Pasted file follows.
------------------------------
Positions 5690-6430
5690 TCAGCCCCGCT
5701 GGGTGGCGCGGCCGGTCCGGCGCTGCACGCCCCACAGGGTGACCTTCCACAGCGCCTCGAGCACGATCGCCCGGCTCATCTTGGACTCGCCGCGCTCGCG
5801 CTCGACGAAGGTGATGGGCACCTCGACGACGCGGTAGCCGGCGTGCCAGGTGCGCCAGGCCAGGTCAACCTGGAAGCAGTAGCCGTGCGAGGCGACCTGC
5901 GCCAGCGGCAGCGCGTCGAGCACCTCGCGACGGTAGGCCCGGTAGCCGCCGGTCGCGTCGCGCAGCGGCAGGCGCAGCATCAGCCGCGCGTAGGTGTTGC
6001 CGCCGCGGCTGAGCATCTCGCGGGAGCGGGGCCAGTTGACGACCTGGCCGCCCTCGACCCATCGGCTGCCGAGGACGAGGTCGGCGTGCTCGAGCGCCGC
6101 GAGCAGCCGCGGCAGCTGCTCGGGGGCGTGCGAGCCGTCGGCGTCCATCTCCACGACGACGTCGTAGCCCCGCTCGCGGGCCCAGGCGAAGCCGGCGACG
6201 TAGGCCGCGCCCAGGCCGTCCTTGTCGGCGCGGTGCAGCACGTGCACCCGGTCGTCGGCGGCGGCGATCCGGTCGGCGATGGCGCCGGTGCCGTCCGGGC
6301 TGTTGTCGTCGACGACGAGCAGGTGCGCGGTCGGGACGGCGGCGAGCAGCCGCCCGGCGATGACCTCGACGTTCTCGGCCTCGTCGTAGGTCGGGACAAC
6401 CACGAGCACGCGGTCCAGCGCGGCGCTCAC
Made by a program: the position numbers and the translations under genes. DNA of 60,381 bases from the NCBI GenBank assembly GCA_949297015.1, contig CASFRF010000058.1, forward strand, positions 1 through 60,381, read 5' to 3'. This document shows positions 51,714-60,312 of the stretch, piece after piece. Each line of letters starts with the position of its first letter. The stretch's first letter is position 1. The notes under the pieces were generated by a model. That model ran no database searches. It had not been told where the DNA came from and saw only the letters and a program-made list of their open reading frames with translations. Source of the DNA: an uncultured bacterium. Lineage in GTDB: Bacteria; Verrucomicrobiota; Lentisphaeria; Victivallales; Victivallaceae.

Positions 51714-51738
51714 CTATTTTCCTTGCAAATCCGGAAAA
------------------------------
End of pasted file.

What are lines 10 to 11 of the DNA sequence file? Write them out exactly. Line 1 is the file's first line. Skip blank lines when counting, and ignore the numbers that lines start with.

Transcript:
6401 CACGAGCACGCGGTCCAGCGCGGCGCTCAC
Made by a program: the position numbers and the translations under genes. DNA of 60,381 bases from the NCBI GenBank assembly GCA_949297015.1, contig CASFRF010000058.1, forward strand, positions 1 through 60,381, read 5' to 3'. This document shows positions 51,714-60,312 of the stretch, piece after piece. Each line of letters starts with the position of its first letter. The stretch's first letter is position 1. The notes under the pieces were generated by a model. That model ran no database searches. It had not been told where the DNA came from and saw only the letters and a program-made list of their open reading frames with translations. Source of the DNA: an uncultured bacterium. Lineage in GTDB: Bacteria; Verrucomicrobiota; Lentisphaeria; Victivallales; Victivallaceae.